US stocks were sucked deeply into global economic downdrafts last week, as growth stalled across major economies and data from four continents painted an increasing­ly grim picture for the rest of the year.

A big loss on Friday sent the Dow lower than it started 2012 for the first time, while the other major indices were near to giving up hard-wrought gains since January.

The blue chips of the Dow ended the holiday-shortened week at 12,118.57, down 3.3% for the four days and 0.81% off for the year.

The broader S&P 500 gave up 3.0% in the week to 1,278.04, while the Nasdaq lost 3.2% ending at 2,747.48.

While Greece, Spain and the return to crisis of the eurozone was a constant dark cloud over trade, more data showing China’s slowdown, and figures confirming that the US remained stuck in its sluggish growth mode, were what really turned US investors into bears.

On Friday, industrial activity indices in both countries showed slowing, and US jobs data for May came in as a real disappoint­ment, with new jobs creation of a meager 69,000 positions less than half what was expected.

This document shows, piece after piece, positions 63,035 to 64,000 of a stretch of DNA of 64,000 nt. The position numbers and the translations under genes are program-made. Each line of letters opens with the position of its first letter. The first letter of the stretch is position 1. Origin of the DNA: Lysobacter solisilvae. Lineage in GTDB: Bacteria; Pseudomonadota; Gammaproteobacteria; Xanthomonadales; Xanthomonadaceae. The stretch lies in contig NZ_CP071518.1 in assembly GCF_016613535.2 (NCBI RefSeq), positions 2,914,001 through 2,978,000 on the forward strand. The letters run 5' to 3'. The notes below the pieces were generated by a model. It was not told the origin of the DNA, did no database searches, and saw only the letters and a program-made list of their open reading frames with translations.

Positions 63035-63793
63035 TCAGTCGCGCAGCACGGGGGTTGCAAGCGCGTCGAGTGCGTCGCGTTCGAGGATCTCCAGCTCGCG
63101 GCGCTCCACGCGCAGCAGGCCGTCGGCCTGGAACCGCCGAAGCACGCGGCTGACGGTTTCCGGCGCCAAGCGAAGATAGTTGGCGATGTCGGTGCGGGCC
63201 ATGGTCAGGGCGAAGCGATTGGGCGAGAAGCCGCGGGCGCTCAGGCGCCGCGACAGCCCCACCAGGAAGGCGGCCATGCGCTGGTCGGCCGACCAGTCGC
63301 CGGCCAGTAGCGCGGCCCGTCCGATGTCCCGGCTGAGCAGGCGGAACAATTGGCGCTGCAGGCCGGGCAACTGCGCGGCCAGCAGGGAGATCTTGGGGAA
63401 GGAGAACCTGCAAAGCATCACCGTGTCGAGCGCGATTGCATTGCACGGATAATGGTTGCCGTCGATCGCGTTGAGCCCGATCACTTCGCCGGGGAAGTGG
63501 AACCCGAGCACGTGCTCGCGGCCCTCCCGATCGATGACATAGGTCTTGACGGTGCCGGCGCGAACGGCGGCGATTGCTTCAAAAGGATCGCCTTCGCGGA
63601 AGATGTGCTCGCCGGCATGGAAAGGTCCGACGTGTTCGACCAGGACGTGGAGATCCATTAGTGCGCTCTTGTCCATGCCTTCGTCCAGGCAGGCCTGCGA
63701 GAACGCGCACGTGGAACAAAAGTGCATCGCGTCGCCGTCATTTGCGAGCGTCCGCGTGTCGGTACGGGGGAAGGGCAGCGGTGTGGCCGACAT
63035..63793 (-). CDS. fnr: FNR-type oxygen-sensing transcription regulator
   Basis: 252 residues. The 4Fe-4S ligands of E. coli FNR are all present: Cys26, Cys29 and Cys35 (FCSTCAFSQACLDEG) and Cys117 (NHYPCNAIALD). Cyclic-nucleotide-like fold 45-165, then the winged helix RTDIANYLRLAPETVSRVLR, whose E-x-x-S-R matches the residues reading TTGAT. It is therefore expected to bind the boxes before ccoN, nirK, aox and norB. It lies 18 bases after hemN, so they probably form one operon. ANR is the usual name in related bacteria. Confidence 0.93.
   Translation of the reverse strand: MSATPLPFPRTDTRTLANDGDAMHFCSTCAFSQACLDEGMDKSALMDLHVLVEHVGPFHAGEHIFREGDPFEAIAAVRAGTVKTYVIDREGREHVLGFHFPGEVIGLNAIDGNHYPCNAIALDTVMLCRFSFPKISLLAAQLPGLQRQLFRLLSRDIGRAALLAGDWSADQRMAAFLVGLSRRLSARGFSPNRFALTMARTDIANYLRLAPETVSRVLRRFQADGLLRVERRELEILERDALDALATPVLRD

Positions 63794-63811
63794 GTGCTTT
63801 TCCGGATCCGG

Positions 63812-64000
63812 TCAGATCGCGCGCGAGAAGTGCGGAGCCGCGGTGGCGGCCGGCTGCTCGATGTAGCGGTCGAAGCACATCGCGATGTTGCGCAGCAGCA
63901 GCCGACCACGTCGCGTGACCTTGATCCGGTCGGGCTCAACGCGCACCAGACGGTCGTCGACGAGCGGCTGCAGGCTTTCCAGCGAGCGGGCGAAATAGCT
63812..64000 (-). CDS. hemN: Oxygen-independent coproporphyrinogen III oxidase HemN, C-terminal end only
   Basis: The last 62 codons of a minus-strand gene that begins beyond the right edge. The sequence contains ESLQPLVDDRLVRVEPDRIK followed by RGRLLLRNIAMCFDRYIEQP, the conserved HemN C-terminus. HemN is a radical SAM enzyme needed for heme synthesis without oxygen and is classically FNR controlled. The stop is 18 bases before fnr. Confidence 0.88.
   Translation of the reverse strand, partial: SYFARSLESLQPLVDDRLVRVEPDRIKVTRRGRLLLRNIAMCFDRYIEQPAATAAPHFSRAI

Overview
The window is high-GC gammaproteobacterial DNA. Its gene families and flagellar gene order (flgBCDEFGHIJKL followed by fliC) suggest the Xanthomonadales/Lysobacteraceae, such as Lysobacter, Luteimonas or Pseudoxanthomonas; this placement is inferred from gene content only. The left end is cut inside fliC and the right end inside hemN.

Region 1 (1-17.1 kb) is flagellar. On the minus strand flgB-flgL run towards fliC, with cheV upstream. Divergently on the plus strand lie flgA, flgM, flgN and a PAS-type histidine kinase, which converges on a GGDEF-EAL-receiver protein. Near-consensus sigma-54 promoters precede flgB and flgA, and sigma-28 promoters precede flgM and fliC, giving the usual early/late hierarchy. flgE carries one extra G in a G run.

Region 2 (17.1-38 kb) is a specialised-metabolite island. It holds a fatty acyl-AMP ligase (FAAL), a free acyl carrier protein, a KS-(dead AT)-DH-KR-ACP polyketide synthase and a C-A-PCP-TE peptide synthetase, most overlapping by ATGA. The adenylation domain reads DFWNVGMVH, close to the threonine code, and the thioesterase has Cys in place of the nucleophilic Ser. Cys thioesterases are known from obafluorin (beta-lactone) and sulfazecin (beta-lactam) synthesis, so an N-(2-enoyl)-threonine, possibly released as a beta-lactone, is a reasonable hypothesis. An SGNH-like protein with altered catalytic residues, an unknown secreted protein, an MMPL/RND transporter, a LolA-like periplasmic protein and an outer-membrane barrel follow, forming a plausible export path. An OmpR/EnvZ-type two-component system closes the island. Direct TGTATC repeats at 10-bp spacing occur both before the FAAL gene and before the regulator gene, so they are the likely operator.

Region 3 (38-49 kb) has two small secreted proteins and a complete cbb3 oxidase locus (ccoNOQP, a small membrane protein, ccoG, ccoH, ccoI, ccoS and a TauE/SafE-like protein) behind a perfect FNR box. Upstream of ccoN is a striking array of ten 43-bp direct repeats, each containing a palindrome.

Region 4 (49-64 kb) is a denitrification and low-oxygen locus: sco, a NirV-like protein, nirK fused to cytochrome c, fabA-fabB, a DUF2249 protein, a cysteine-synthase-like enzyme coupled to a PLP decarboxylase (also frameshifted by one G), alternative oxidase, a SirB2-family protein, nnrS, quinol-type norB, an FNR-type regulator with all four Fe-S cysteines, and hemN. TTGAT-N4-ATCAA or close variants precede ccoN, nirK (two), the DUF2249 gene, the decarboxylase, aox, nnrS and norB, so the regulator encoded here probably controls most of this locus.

“It’s an ugly day for US stocks, as a disappoint­ingly weak report on May payrolls has thoroughly rattled investors,” said Elizabeth Harrow of Schaeffer’s Investment Research.

In addition, investors’ hopes for a sign that China will move to stimulate growth were

June 1 lion shares, worth RM6.85bil, from 2.87 billion shares, valued at RM5.92bil, recorded last week.

Volume on the ACE Market decreased to 775.57 million shares, worth RM112.84mil, from 958.33 million shares, valued at RM140.44mil, transacted previously.

Warrants decreased to 483.14 million units, worth RM65.17mil, against last week’s 497.66 million units valued at RM64.92 mil. - Bernama United States, that may in turn boost Japanese stocks,” Suzuki said.

However, he did warn that “given the bearish sentiment in Tokyo, if (the US jobs data) turn out to be better than expected, it could be interprete­d as a negative reading, a possibilit­y of a fresh monetary easing policy lowered“. - AFP dashed when the government signaled that no such plan was in the works.

Stocks sensitive to spending by American and Chinese consumers and industries took solid hits during last week: commercial banks, fast food franchiser­s like Yum Brands and McDonald’s, heavy equipment vendor Caterpilla­r and even Apple, the market leader by size. - AFP


INVESTORS will be watching for steps or hints by the Bank of England and European Central Bank to jump start stalled growth in a short trading week due to the diamond jubilee public holidays.

The benchmark FTSE 100 index of leading shares finished at 5,260.19 points on Friday, down 1.71% from a week earlier.